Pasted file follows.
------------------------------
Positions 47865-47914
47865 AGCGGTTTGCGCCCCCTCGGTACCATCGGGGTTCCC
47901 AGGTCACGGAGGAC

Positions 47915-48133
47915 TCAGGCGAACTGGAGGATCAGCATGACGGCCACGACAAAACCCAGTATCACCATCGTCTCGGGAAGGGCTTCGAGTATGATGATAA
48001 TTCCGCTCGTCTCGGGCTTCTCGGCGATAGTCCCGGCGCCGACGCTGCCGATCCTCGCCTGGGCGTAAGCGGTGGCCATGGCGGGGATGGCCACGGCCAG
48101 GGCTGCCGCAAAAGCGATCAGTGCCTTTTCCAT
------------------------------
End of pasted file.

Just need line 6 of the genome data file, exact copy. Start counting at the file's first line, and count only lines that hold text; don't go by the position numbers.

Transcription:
48001 TTCCGCTCGTCTCGGGCTTCTCGGCGATAGTCCCGGCGCCGACGCTGCCGATCCTCGCCTGGGCGTAAGCGGTGGCCATGGCGGGGATGGCCACGGCCAG